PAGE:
Which I have now read, thanks to very generous Santa Claus/Father Christmas readers. The report on the study is a very short one. It only lists the final figures, not the stages of getting to them. But what is shown looks OK to me, i.e., I don't have to add study criticisms to the earlier popularization criticisms.
Still, I learned something important from reading the report itself: The manner in which its authors explained the psychiatric illness findings. Several popularizations mentioned them:
This site gives us false (well, incomplete) information:
The study also examined the mental health aspects of failing to conceive and found that childless couples were twice as likely to suffer mental illness as those who adopted children.
The study found no statistically significant differences in mental health aspects (with the possible exception of addiction) between those who had a biological child through the fertility treatment and those who failed to have one. That statement should have compared the adopting group to both those who had a biological child and those who did not but didn't adopt.
This site gets the basic numbers right:
And while the study didn’t show any difference in psychiatric illness between people who had children using IVF and those who did not, the parents who ended up adopting children were half as likely to be diagnosed with mental illness.
It was the adopting group which did better than the other two groups in terms of mental health.
But that doesn't really make much sense as a part of a hypothesis about the impact of children on one's mental health-being, unless having biological children is somehow bad or neutral for the parents' mental health, while adopting is good.
And indeed, the authors explain that the finding might be caused by the way adopting parents in Denmark are screened or by other factors not related to the basic thesis of the study:
The rate ratios in parents who adopt are surprising. Perhaps this is related to survival bias, as Danish adoption regulations mandate that a fertility treatment must be completed before an adoption process can begin. Alternatively, parents who adopt could be a selected group, as prospective parents’ health and economic condition are evaluated by the National Adoption Board. The rate of adoption is higher among affluent parents, 1.75 (1.46–2.08), but unrelated to the Charlson comorbidity index (p=0.93). Thus, the event of becoming an adoptive parent may not be exogenous given the covariates and the assumption for the natural experiment may be violated.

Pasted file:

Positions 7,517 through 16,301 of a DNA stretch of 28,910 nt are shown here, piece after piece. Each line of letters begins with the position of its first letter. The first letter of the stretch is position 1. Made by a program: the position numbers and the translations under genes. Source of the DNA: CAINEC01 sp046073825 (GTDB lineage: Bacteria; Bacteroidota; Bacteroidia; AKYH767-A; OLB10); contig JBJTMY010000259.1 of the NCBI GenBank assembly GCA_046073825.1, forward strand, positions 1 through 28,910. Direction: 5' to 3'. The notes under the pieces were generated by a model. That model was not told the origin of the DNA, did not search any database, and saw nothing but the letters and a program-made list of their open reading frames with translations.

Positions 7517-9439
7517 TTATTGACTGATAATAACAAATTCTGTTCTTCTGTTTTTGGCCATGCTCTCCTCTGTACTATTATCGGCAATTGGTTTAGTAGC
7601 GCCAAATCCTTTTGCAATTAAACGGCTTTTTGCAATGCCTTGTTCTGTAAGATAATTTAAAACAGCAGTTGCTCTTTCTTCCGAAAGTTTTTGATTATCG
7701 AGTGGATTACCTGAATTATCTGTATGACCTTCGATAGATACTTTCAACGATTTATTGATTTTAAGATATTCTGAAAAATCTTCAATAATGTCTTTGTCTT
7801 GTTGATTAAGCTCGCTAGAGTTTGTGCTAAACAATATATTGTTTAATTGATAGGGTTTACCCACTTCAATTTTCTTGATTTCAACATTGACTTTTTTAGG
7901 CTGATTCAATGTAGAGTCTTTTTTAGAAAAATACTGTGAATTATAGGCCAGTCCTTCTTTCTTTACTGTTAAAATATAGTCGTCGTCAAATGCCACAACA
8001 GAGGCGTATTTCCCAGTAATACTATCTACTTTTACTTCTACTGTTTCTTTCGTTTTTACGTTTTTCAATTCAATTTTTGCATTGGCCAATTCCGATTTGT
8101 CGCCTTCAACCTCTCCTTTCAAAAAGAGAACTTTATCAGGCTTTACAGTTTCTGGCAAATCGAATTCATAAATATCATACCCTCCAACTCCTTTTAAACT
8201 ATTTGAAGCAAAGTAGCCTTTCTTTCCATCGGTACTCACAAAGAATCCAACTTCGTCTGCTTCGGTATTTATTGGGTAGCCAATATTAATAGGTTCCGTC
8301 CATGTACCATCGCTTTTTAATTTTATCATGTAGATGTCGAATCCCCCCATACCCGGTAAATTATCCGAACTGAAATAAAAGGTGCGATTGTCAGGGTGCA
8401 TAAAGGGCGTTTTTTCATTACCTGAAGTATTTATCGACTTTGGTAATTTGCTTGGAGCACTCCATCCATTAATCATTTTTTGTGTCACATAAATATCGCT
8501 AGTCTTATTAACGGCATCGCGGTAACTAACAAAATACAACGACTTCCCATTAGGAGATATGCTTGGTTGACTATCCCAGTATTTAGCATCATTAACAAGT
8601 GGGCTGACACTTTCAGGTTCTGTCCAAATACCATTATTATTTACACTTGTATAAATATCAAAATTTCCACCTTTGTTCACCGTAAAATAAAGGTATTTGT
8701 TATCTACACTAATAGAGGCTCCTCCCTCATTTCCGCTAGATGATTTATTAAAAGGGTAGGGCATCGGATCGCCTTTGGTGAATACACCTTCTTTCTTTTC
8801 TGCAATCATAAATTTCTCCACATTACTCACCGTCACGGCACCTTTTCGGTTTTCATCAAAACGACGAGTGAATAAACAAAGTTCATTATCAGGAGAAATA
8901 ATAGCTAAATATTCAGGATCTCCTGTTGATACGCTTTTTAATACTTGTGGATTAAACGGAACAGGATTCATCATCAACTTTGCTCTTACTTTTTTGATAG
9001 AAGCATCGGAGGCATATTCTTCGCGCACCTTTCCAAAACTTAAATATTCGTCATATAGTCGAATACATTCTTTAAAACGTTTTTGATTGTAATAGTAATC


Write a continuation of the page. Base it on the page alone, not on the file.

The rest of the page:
Our analyses show that childlessness has little impact on the rate of psychiatric illness. This lends support to the conjecture that previous reports of higher risks in the childless8–10 may actually reflect reverse causality, as individuals with an undiagnosed or insidious psychiatric illness are more likely to be childless and, subsequently, diagnosed with a psychiatric illness. However, our results show that individuals who adopt are at lower risk of psychiatric illness. It is likely that this lower rate is an artefact as mentioned above. Consistent with previous studies, our results suggest that the rate of substance use is higher in the childless.
Why bother writing about this? Because those tiny sentences in the popularizations will float around inside people's heads, and having facts wrong is not that good.
Also, I'm aiming to bore away all remaining readers.